Followers of this column know that five weeks ago my daughter Katie was struck by a motorcycle in India. Katie suffered severe traumatic brain injury; required emergency cranial surgery, was comatose two days, spent six days in the ICU, and subsequently required 16 further days of hospitalization to recover sufficiently well for the 24 hour jet trip back home. Landing at LAX, Katie immediately spent two days at UCLA for a thorough work up, followed by one month of outpatient cognitive and occupational rehab. Five days ago, virtually fully recovered,
Gun owners are passionate about their guns, and there's nothing wrong with that – but wouldn't it be refreshing if they were just as passionate about reducing all the needless deaths caused by gun violence every single year?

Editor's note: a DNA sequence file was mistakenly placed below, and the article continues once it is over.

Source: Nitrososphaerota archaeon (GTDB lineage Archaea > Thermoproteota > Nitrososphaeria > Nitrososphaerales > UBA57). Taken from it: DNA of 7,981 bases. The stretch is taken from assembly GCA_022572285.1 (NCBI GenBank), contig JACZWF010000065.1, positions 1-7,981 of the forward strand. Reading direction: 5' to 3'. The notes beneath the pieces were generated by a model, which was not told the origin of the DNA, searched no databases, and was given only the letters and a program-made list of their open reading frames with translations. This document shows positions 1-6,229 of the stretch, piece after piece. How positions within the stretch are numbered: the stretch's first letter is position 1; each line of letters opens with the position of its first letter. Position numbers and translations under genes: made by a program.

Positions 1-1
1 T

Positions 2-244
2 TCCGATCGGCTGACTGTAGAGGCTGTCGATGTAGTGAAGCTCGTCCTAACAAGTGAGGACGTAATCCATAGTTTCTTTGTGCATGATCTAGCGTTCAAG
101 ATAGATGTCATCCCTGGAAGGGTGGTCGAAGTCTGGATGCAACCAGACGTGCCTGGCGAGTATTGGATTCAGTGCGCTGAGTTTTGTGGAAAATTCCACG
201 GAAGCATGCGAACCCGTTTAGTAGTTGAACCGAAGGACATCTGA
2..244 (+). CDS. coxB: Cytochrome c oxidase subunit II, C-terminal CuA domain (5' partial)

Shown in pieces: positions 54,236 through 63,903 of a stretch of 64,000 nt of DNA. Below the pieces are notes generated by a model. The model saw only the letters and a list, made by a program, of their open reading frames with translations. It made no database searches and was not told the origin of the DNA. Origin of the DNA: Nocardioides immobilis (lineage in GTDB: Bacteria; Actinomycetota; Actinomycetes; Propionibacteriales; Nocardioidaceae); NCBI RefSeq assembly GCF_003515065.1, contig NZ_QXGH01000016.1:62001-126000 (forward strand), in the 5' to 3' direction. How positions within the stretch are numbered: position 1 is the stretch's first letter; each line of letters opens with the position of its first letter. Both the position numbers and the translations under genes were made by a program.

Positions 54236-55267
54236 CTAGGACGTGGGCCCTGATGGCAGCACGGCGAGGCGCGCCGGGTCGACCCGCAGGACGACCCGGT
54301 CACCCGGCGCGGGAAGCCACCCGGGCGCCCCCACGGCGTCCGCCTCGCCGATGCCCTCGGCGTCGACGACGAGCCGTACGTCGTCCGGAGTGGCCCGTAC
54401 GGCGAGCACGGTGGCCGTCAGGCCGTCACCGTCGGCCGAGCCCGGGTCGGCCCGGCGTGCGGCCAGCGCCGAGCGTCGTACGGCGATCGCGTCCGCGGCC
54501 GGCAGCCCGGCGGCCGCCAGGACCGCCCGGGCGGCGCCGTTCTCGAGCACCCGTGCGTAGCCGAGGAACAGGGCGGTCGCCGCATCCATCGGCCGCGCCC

My wife is taking a photography class over at COC right now. This is actually rather humorous since she often sees one of our sons on campus who is also a student.
In my little world I often hear guys musing about their legacy.
Just as their households must, Californians expect their state government not only to live within its means, but to work in a bipartisan way for the benefit of all.
All Californians are being called on to protect one of our state's most precious resources, water.
One of the most profound rights we have as citizens is the right to petition. The First Amendment of our Constitution "prohibits Congress from abridging or prohibiting the right of the people ... to petition the government for a redress of grievances."
I read Gary Horton's April 30 column on his experience with the Affordable Care Act ("American Medicine has become a joke") and decided to share a story.